Fargo: I’ll let the producer Kevin Saunders answer that one: “The details of combat are still an open question, but our initial leaning is that real-time with pause will provide the better experience for the game. Whichever direction we ultimately take it, we’ll be giving combat considerable attention – we are aware that one of the criticisms of PST (including from Avellone) was its combat and we want to improve upon that aspect. The Numenera combat system provides a stronger starting place for a cRPG than AD&D 2nd Edition did and we’ll prototype early so that we have ample time to iterate over the course of the project. We are also working on ways to weave narrative elements into the combat system such that the gameplay and story complement each other. But I should mention that even while enhancing combat, we will stay true to PST by making it so players can almost completely avoid battles based upon their choices.”
RPS – Are you thinking Kickstarter again?
Fargo: Absolutely. There are obvious advantages to Kickstarter for both developers and backers. We get our games funded without dealing with a crazy publisher and the backer gets a game for much less than what the finished product would cost non-backers. But beyond that, the benefit of crowd funding is that it provides feedback and accountability to the people who are actually going to play the game. It validates the concept and helps us prioritize the sensibilities of the project. We are not forced to compromise for the thought of how the “mass market” might react. It’s a wonderfully pure process and one that hinges on trust.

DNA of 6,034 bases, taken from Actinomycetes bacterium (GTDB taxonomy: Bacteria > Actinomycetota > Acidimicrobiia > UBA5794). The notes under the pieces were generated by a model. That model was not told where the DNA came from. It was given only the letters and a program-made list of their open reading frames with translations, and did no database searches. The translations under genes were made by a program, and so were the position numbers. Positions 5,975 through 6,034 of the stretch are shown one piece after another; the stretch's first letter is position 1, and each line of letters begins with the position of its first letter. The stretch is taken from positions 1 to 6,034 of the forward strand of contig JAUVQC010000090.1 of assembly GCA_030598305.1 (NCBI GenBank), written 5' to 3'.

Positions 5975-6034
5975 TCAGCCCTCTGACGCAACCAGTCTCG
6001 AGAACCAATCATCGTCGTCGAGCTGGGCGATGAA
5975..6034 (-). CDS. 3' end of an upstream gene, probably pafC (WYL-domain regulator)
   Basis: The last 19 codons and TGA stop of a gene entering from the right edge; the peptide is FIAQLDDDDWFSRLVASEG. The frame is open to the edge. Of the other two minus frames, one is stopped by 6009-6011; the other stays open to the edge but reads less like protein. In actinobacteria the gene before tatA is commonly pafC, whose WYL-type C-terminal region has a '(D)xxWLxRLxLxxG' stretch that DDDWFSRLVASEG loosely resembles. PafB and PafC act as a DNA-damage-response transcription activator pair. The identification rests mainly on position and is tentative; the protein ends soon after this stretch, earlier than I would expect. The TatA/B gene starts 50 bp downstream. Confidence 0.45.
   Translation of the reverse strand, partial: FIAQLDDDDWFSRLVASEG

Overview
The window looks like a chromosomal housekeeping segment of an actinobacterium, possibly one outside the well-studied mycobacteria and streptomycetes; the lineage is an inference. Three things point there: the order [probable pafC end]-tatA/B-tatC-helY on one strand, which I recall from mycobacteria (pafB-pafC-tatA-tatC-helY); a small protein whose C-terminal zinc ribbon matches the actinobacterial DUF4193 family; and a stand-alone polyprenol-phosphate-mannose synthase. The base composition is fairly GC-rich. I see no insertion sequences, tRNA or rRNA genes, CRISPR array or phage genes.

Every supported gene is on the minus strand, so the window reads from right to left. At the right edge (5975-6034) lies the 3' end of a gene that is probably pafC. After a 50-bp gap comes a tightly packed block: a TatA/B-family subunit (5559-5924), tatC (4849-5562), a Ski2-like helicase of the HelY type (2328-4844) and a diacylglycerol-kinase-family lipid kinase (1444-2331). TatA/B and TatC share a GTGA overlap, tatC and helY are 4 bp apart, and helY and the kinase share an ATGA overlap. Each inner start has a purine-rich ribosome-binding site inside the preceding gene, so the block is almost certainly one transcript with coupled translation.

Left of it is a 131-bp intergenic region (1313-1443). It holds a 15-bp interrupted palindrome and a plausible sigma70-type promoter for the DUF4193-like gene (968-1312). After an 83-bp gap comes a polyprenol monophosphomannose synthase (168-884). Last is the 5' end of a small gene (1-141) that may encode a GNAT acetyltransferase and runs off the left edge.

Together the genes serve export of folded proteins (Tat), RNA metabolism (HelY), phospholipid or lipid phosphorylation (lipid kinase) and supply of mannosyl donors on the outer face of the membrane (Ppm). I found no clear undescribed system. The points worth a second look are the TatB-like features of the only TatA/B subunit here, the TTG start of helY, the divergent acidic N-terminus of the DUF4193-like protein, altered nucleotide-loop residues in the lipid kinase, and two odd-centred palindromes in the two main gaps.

RPS – Can you talk about why Wizards of the Coast were resistant to licensing Planescape again?
Fargo: We asked and were rebuffed. In reality we didn’t push very hard on licensing it as the team was excited to work with Monte on Numenera and they felt that there would be less creative restriction. And WotC has been pretty silent on this space for some time. Neither Feargus nor I was able to get a Baldur’s Gate 3 project going.
RPS – Did you meet any resistance when seeking the Torment name?
Fargo: I patiently waited for someone to do something with a Torment concept but nothing happened. After many years the rights expired and allowed me to step in and put together a great team to make another title of its kind. We will improve on the mechanics and deliver a deep narrative story that is deserving of the name Torment.
RPS – Thanks for your (pause-)time.